Human Factors is Vital for Transforming Health Care in the 21st Century

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  • 1. Human Factors is Vital forTransforming Health Care in the 21st Century Eric F. Shaver, Ph.D. January 31, 2012 Working Presentation: 12-1
  • 2. “The most significant factor inmaking the nation’s health caresystem safer is the human element.And that is our business.” (Salas, et al., 2006) 2
  • 3. This slide deck is a working presentation in draft form.It is being distributed to facilitate comment anddiscussion in both the human factors & ergonomicsand health care communities.If you have questions, comments, or suggestions,please contact the author. 3
  • 4. Current State of U.S. Health Care• Health care is at a crisis point.• 2010 Health Spending (Martin, et al., 2012): – Total health expenditure: $2.6 trillion – Per person expenditure: $8,402 – Percent of GDP: 17.9%• U.S. spends more than any other industrialized nation without achieving better outcomes. 4
  • 5. Changes Are Needed• The current status and future trajectory are untenable.• Substantial changes must be undertaken to transform health care in order to: – Reduce costs – Improve quality of care – Improve accessibility of care• Human factors & ergonomics is vital to assisting with this transformation. 5
  • 6. Overview of Human Factors& Ergonomics (HFE) 6
  • 7. What is HFE?• HFE is a unique scientific discipline that systematically applies the knowledge of human abilities and limitations to the design of systems with the goal of optimizing the interaction between people and other system elements to enhance safety, performance, and satisfaction.• In simpler terms, HFE focuses on designing the world to better accommodate people. 7
  • 8. What is HFE?, cont.• Human factors are relevant anywhere people work with systems, whether they are social or technical in nature .• The breadth of these sociotechnical systems include situations and circumstances where individuals interact with other system elements including: – People – Technology – Tasks – Organizations – Environments – Rules & Regulations 8
  • 9. What is HFE?, cont.• Health care is arguably the most complex sociotechnical system.• HFE takes a people-centered, process-oriented, systems approach to understanding and solving complex problems. 9
  • 10. Origins of HFE Psychology Industrial Anthropology Design Operations Applied Research Physiology Human Factors & Ergonomics Environmental Statistics Medicine Computer Engineering Science 10
  • 11. Origins of HFE, cont.• In the U.S., HFE is generally considered to have originated during WWII.• But, advances that contributed to its formation can be traced to the turn of the 20th century.• HFE started in the military, but expanded into most industries, including health care. 11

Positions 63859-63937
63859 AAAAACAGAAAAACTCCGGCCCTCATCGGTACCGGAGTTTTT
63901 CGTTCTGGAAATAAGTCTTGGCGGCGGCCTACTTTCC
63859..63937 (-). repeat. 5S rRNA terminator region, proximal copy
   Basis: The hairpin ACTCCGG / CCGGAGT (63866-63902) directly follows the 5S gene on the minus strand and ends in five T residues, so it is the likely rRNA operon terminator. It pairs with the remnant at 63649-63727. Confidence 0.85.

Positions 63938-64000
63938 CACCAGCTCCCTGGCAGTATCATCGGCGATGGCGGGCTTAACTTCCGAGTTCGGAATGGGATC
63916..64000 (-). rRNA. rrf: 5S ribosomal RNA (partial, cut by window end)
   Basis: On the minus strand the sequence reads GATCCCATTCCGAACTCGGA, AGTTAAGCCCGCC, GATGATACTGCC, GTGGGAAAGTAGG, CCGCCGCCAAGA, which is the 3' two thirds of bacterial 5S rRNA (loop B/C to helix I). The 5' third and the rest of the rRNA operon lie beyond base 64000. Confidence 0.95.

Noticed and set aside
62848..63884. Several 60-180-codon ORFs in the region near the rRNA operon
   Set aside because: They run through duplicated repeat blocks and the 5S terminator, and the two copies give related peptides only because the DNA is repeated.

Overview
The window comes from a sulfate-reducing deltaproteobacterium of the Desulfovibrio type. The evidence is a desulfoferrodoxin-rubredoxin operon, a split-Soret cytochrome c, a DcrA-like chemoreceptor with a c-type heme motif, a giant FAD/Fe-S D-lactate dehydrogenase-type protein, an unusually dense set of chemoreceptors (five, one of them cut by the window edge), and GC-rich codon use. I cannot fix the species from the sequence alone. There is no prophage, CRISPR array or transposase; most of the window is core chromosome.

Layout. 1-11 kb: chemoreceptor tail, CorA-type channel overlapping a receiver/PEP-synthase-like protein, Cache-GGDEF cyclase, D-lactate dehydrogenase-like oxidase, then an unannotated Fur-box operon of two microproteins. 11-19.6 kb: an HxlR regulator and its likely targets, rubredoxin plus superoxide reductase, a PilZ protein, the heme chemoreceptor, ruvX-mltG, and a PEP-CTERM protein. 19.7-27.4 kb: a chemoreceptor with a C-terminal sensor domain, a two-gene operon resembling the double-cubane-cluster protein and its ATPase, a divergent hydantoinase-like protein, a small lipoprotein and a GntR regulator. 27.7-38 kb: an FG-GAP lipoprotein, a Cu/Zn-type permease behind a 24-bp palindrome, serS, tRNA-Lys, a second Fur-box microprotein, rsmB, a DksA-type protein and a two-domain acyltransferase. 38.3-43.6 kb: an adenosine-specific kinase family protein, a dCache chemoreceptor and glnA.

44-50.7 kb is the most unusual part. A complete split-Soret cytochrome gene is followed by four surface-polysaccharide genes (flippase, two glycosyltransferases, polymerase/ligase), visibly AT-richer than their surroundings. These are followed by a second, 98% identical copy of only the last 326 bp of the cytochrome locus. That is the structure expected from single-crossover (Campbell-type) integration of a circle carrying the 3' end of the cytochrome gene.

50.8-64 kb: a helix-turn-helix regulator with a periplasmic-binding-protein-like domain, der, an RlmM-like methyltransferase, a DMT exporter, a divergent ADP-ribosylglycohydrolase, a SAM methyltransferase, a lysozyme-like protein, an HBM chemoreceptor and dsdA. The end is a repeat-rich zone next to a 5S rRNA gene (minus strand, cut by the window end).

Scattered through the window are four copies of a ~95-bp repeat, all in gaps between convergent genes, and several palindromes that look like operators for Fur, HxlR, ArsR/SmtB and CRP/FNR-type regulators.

• 12. Industries Benefiting from HFE• Aerospace • Health Care• Automotive • Manufacturing• Chemical • Mining• Computer • Nuclear• Consumer Product • Petroleum• Construction • Telecommunication• Defense • Textile• Forestry 12
  • 13. What Value Does HFE Add?• Increased • Decreased – Safety & health – Deaths, injuries & illnesses – Quality – Accidents – Productivity – Error rates – Ease of learning & use – Absenteeism & turnover – Satisfaction, trust & – Training time loyalty – Development costs – User experience & – Need for redesign & recall engagement – Support & services costs – Sales & market share – Maintenance costs 13
  • 14. What Does HFE Bring to the Table?• A deep understanding of people: – Sensory • Visual, auditory, olfactory, gustatory, & somatosensory – Psychological • Attention, perception, decision making, memory, & motivation – Physiological • Anthropometry & biomechanics – Psychosocial – Behavior 14
  • 15. What Does HFE Bring to the Table?, cont.• How people interact with other people in: – Dyads, teams, groups, & organizations• How people interact with technology: – Individually – Groups (e.g., teams, departments, etc.) – Organizations (e.g., hospitals, across systems, etc.)• How systems need to be designed to fit the capabilities & limitations of people. 15
  • 16. What Does HFE Bring to the Table?, cont.• A solid foundation, grounded in science, that includes: – Theories – Models – Principles – Guidelines – Findings – Methods – Tools 16
  • 17. How has HFE PositivelyImpacted Health Care? 17
  • 18. Brief History of HFE & HC• Early history – Medication errors (Chapanis & Safrin, 1960) – Anesthesia (Cooper, et al., 1978)• HFE came to the forefront with the publishing of the IOM report To Err is Human in 1999. (Leape, 2004)• Since then, a primary focus of HFE has been patient safety. 18
  • 19. HFE has performed research ona variety of HC topics, settings,and people. They include… 19
  • 20. Sample of HC Topics• Anesthesiology • Needles• Built Environment • Organizational Culture• Care Coordination • Patient Safety• Checklists • Safety Culture• eHealth • Simulation• Health Communication • Teamwork• Health Information • Telemedicine Technology • Training• Infection Prevention • Websites• Medical Error • Work Design• Medical Products • Work Schedules• Medication 20
  • 21. Sample of HC Settings & People• Settings • People – Emergency Departments – Nurses – Home Care – Patients – Intensive Care Units – Pharmacists – Nursing Homes – Physicians – Operating Rooms – Technicians – Pharmacy Departments – Physician Offices 21
  • 22. What value does HFE provideto HC? 22
  • 23. HFE Interventions Can:• Increase patient and staff safety;• Decrease numbers of adverse events;• Minimize the potential for introduction of new hazards;• Improve staff acceptance;• Increase work efficiency;• Better integrate with existing technology;• Decrease training time needed to reach competency; and• Minimize the need for modifications, “workarounds,” and/or shortcuts. 23
  • 24. How can HFE assist the HCcommunity? Examples include… 24
  • 25. Technology Integration• Medical technology has great potential, but implementation is often viewed as a mixed blessing.• HFE takes a holistic approach to understanding how people will interact with technology in a system. Doing so makes it possible to identify technological requirements that will best fulfill users’ needs, which in turn will improve quality and safety. 25